The competitiveness of Canada's agri-food sector is stymied by the 'tonne of feathers' dilemma, whereby hundreds of well-intentioned and seemingly unobtrusive regulations add up to weigh down our performance, productivity and growth.
An agile regulatory system that promotes the competitiveness of the agri-food sector and moves at the speed of commerce
Why this matters
Canada's regulatory system provides globally renowned quality and safety assurance to Canadians and our trading partners. Regulatory safeguards are, of course, a necessary part of producing, processing and selling food, and essential for protecting consumers, producers and other value chain stakeholders. Unfortunately, Canada's system is increasingly inhibiting industry's nimbleness by restricting innovative practices and products, by being slow to make approvals, and by not being coordinated across departments and levels of government. Most importantly, there is no central body that looks at the cumulative impact of regulations from multiple departments on the sector's competitiveness.
To make matters worse, amending regulations in Canada–even those regulators agree areredundant–is usually a long, technical process that draws considerable resources. Canada needs its regulatory system to move at the speed of commerce.
Figure 4: Global Competitiveness Index (Burden of Government Regulation) for OECD Countries
Canada is facing intense competition from other jurisdictions, many of which have more agile regulatory environments. If we hope to achieve our vision and growth targets, it is imperative to have in place a regulatory system that works in tandem with industrial growth strategies and supports the sector's competitiveness.
What we recommend
The Government of Canada set in motion a regulatory reform agenda that includes a targeted review of regulatory requirements with a focus on agri-food and aquaculture. We encourage the government to use this review asan opportunity to support industry competitiveness.
Our call is to:
Fundamentally transform regulatory processes to bolster Canada's agri-food competitiveness by reforming regulators' mandates to include innovation, growth and overall sector competitiveness as a core consideration
Case study: Nestlé Kit Kat and fortified wheat flour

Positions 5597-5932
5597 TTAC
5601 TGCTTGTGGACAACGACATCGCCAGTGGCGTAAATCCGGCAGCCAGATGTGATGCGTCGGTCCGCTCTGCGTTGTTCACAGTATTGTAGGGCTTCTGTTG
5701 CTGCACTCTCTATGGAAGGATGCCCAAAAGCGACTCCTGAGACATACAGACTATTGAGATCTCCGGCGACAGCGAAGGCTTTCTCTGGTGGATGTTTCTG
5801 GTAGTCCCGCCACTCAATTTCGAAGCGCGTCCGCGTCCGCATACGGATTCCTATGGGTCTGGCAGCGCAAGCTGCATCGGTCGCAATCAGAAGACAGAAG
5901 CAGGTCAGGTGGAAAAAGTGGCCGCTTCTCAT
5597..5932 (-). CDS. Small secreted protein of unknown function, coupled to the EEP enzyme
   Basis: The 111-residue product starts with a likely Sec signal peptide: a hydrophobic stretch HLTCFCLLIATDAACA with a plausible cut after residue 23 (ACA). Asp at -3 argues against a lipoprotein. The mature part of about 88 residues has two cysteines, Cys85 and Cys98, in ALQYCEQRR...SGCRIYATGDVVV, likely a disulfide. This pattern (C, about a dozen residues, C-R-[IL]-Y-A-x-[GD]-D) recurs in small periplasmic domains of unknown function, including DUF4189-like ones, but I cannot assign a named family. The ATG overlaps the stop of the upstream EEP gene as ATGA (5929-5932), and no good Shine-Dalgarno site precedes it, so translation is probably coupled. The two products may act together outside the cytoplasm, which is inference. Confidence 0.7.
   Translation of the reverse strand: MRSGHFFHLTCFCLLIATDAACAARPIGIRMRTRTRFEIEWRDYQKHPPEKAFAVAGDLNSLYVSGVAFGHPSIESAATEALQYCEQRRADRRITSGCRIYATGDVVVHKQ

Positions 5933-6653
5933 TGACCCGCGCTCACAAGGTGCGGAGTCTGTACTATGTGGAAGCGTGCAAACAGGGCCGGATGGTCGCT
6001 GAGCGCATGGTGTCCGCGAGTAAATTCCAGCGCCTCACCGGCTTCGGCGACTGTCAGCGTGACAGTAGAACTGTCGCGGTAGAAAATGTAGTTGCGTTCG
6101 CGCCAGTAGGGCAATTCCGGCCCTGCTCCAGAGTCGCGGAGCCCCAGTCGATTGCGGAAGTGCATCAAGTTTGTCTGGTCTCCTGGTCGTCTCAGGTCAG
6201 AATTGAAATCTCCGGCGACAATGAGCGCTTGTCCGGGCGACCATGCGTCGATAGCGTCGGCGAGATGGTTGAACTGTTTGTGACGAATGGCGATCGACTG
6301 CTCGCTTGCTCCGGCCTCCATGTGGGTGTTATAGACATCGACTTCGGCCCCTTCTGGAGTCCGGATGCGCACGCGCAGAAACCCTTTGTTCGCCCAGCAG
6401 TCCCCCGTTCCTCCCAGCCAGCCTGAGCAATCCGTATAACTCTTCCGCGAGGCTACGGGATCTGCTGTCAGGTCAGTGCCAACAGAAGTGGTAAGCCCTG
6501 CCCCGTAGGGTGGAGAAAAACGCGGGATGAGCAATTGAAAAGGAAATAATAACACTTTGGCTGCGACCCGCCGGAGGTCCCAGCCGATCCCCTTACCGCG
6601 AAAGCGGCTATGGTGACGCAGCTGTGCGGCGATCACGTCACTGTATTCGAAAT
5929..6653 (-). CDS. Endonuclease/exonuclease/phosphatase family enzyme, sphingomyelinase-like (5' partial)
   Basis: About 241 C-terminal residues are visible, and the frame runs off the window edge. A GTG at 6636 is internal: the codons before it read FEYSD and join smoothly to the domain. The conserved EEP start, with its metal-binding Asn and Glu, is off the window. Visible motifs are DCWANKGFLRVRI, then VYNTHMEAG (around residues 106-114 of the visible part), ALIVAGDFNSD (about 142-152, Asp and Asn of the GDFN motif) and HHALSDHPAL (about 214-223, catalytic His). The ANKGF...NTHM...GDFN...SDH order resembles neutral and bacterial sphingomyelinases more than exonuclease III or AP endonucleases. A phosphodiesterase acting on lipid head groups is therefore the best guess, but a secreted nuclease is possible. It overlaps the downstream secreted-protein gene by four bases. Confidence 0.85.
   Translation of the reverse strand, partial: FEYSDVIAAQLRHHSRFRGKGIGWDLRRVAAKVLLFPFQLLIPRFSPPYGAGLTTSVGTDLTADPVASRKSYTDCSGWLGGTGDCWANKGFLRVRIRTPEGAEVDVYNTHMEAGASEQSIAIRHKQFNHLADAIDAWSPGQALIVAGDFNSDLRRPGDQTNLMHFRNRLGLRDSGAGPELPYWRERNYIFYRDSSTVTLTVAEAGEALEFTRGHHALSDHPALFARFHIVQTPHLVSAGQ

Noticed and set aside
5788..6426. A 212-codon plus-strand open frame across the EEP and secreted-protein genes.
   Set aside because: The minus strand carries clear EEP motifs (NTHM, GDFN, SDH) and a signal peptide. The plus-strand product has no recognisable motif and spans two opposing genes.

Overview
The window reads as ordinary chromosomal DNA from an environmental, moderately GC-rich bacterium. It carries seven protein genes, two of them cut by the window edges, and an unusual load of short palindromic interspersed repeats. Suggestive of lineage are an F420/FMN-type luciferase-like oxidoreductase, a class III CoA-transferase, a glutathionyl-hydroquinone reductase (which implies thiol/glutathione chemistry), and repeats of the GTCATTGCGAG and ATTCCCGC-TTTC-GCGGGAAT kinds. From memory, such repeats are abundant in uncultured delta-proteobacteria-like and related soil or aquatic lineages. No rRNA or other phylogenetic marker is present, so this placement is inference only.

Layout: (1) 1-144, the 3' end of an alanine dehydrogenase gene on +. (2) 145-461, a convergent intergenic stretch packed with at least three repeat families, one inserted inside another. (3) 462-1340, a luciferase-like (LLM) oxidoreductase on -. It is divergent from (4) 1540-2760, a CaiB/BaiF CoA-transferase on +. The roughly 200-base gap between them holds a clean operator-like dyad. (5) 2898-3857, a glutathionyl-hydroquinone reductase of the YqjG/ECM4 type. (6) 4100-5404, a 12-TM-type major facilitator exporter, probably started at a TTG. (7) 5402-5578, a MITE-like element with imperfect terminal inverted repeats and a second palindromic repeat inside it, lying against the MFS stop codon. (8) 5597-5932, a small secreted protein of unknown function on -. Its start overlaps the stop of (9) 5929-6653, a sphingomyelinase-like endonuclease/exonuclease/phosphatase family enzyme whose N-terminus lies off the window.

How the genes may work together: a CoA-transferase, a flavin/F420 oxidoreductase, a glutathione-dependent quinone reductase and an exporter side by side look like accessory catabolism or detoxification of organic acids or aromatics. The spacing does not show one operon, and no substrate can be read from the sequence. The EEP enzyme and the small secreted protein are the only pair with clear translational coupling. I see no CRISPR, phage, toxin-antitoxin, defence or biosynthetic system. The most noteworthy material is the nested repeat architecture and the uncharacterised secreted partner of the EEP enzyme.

In Canada, all types of flours must be fortified with folic acid and iron as part of our public health policy. However, someof our key trading partners (e.g., the European Union, Australia) do not require it.
Mandating compulsory compliance with this prescriptive regulation causes business disruption for Nestlé when it wants to tap into its global supply chains to source ingredients or pilot a new product in Canada that is popular in a foreign market.
Nestlé would like an exemption on this requirement for products containing a small amount of wheat flour, such as Kit Kat bars, based on the principle that these products do not contribute meaningfully to Canadians' dietary intake of folic acid and iron.
The health and safety of Canadians are, without question, of paramount importance. In addition, our world-renowned food safety system is a key part of our national brand and helps secure access to markets. However, more regulation is often mistakenly assumed to automatically lead to better health and safety outcomes. The fact is we need smarter regulation to ensure that legitimate risks are mitigated at the lowest economic cost. The mandate of Canadian regulators, therefore, should be modernized to reflect this dynamic (including the cumulative impact on competitiveness), and be based on the principles of investor confidence, be outcome-based, and consider the full range of regulatory and non-regulatory tools available. During our Table meetings, members were unanimous that one of the key elements essential to the success of this initiative is the need for regulators to do a better job of consulting earlier and more often to fully appreciate the competitiveness challenges faced by the regulated party as well as the sector more broadly.
Establish a permanent and independent panel of industry experts to advise regulators
This panel would perform a "challenge function" by identifying efficiencies and enhance opportunities for industry participation. It would also work with regulators to regularly review the stock of all regulations, technical guidance and associated policies to ensure they are necessary, appropriate and effective in achieving intendedobjectives in the most cost-effective manner possible.